Meanwhile they recorded original cast LP of Sam Shepard play Operation Sidewinder for Columbia c'68 but the play flopped and LP was not issued; more Elektra material remains unreleased. Stampfel's girlfriend Antonia's 'Bird Song' was the song from soundtrack of film Easy Rider '69 that nobody remembers: despite a loyal following, the unevenness of these albums and the impossibility of categorizing their music kept them in left field; the '72 band incl. saxophonist Ted Deane was said to be the best ever, but did not record. Found a home on new Rounder label (named after them) with Alleged In Their Own Time '75 incl. Stampfel, Weber, Remaily, Tyler, the excellent Karen Dalton on vocals, plus Luke Faust (from Insect Trust) on vocals, guitar and banjo, Hunt Middleton on guitar, Dave Reisch on bass: this was succeeded (and exceeded) by the cult songwriter Michael Hurley's joyful Have Moicy! '75, with the Unholy Modal Rounders (without Weber) and the Clamtones, incl. Stampfel, Paul Presty on guitar and vocals, Remaily, Jeff and Jill Frederick, Antonia, Dick Nickson (aka Frog) on drums: rated a record of the year by Village Voice and Rolling Stone (see also Spiders In The Moonlight by Jeff Frederick and the Clamtones). Reunions of post-'71 HMR incl. Last Round '78 on Adelphi, Going Nowhere Fast '81 on Rounder; a live '81 Stampfel/Weber reunion was to be released as two-disc Cruel And Unusual, The Punishment Brothers; an album on Adelphi was predicted late '90s and they were to play together again in July '96 at the Bottom Line. Meanwhile Stampfel teamed unsuccessfully with Mark Bingham (guitarist who contributed to Kurt Weill tribute Lost In The Stars on A&M) and singer/songwriter John Parrot. He formed the Bottle Caps '81 (referring to his bottle-cap collection, featured on earlier album sleeves): Peter Stampfel And The Bottle Caps '86 on Rounder won NY Music Award for best independent record, with John Scherman, lead guitar; W. T. (Tom) Overgard, rhythm guitar; Jonathan (Jabe) Best, keyboards; all vocalists except Peter Moser on drums, Allan Greller on bass. This was followed by The People's Republic Of Rock And Roll '89 on Homestead. Stampfel's You Must Remember This '95 on Gert Town is a collection of ditties from 'Indian Summer' to 'Goldfinger' (the Bond film theme), his voice here aggressive, there unexpectedly gentle. The Unholy Modal Rounders (without Weber) made a privately released album of 'songs' by Buckminster Fuller ('Roam Home To The Dome' to the tune of 'Home On The Range', etc). Stampfel also made cassette Not In Our Wildest Dreams with the Chicago-based Dysfunctionells and a children's album by the Du-Tels (Stampfel and ex-Beefheart guitarist Gary Lucas). Weber contributed to The East Village Other on ESP, also to Hurley's LPs. Hurley also drew distinctive LP covers; his best-known song 'The Werewolf' was widely covered. His albums apart from Have Moicy! incl. Long Journey and Snockgrass on Rounder in the late '70s, also First Songs '65 on Folkways, Armchair Boogie and Hi Fi Snock Uptown '71--2 on WB's Raccoon label, Blue Navigator '84 on Rooster, the excellent Watertower '88 on Fundamental (incl. 'Ma's Dream Blues', an imaginary meeting between Ma Rainey and Blind Willie McTell), compilation Wolfways on a Koch CD. Dalton made It's So Hard To Tell Who's Going To Love You The Best '69 on Capitol, In My Own Time '71 on Just Sunshine/Paramount. Incredibly, there were no Holy Modal Rounders reissues or compilations listed in Schwann early '97.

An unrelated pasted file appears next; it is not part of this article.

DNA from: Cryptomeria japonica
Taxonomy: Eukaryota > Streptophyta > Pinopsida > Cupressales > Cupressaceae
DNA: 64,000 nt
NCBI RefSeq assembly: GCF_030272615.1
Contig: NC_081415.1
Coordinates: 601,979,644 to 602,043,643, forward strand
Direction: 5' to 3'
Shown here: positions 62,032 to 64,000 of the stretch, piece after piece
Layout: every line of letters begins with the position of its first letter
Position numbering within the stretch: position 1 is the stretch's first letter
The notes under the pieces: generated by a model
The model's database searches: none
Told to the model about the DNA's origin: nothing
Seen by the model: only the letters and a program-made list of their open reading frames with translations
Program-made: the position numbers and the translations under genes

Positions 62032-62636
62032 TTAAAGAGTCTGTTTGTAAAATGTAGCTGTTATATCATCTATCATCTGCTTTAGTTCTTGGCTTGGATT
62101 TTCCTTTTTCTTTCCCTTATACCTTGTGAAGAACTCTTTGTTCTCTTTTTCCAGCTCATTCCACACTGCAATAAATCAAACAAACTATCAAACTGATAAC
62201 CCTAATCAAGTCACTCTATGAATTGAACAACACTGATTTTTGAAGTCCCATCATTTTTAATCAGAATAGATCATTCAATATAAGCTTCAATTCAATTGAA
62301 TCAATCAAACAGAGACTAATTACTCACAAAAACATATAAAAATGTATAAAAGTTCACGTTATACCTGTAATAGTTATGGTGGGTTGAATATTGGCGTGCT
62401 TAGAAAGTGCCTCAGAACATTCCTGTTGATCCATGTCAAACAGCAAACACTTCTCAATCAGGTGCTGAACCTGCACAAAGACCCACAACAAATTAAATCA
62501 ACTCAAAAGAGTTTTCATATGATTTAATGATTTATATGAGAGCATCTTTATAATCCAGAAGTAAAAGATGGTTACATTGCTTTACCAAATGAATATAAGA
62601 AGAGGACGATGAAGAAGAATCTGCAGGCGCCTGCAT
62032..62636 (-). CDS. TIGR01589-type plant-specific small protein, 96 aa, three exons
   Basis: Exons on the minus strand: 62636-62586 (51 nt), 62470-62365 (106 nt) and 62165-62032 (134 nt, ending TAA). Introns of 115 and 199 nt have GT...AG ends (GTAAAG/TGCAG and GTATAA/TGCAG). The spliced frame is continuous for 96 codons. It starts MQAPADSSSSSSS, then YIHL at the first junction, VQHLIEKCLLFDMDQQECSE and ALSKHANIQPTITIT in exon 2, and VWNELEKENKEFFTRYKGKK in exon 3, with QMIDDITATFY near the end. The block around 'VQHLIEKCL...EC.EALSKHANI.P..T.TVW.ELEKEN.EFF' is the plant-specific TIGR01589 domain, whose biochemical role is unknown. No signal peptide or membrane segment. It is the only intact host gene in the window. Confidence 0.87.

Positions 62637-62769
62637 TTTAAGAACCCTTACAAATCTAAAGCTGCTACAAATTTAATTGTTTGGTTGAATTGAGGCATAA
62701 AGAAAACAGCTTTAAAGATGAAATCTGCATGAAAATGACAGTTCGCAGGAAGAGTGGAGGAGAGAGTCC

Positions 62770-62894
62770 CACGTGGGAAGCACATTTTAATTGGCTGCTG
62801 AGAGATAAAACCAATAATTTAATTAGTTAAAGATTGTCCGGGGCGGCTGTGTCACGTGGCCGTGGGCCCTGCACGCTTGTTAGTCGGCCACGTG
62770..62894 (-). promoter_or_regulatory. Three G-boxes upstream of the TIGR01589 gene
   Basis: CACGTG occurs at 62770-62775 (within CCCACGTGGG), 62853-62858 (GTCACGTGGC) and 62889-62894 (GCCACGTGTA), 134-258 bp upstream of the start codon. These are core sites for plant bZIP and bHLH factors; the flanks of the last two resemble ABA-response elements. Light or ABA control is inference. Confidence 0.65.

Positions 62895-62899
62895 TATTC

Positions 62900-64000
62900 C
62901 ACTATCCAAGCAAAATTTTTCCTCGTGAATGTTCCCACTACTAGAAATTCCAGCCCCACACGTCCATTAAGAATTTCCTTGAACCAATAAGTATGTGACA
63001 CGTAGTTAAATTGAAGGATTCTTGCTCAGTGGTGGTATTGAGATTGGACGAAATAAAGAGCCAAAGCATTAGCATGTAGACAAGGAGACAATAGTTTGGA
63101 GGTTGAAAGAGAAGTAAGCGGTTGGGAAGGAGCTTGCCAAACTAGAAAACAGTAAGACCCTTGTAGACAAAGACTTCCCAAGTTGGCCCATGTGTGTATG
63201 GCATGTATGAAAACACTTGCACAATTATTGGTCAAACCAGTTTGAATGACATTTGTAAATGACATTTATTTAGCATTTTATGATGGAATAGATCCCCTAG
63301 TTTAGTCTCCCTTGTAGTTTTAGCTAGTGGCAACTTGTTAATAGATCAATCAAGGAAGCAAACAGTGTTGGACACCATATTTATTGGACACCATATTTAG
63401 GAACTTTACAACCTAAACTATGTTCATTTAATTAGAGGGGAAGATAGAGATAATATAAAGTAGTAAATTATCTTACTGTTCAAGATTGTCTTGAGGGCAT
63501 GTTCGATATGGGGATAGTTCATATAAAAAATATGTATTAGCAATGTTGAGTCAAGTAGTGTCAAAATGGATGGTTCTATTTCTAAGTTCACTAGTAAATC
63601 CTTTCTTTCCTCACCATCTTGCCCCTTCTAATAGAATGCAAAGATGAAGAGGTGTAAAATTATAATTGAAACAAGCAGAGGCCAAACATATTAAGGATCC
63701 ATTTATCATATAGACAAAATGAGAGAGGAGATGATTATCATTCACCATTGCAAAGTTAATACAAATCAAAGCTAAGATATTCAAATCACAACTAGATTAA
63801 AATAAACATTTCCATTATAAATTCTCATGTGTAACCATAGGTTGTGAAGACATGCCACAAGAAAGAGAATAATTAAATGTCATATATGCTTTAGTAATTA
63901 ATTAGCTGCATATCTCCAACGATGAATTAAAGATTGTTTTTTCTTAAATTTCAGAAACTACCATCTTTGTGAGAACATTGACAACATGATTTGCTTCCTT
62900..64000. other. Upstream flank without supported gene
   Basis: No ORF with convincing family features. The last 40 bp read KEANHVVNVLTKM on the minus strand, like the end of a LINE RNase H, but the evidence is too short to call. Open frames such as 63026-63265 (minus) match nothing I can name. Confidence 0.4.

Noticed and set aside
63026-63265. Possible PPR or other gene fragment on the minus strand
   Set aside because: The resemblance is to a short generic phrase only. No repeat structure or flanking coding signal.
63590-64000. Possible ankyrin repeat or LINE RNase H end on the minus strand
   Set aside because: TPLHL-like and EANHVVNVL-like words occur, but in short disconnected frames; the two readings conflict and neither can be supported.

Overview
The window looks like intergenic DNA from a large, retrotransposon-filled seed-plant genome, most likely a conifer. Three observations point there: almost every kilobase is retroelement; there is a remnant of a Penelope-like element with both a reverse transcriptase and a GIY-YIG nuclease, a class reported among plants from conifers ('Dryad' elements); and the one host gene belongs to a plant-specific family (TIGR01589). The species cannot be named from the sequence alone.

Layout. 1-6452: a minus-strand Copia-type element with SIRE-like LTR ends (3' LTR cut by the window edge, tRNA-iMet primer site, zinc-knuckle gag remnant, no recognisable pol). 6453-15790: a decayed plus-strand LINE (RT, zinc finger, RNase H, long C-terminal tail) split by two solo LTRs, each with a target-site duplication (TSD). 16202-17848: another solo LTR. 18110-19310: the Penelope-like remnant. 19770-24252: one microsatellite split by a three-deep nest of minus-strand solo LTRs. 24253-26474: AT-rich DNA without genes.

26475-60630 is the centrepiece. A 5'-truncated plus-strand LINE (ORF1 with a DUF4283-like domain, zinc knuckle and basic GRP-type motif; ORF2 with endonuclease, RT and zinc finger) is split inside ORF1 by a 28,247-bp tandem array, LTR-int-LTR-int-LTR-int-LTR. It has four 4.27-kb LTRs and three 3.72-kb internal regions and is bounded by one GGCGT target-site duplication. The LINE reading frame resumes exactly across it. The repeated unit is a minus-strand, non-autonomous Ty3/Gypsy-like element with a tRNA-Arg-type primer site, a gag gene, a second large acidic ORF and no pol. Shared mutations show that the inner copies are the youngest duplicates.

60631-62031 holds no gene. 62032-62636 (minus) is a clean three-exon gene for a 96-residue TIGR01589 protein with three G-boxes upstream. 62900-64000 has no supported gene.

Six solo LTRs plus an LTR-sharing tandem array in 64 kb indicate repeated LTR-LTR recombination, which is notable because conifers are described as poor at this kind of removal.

from http://www.musicweb-international.com/encyclopaedia/h/H134.HTM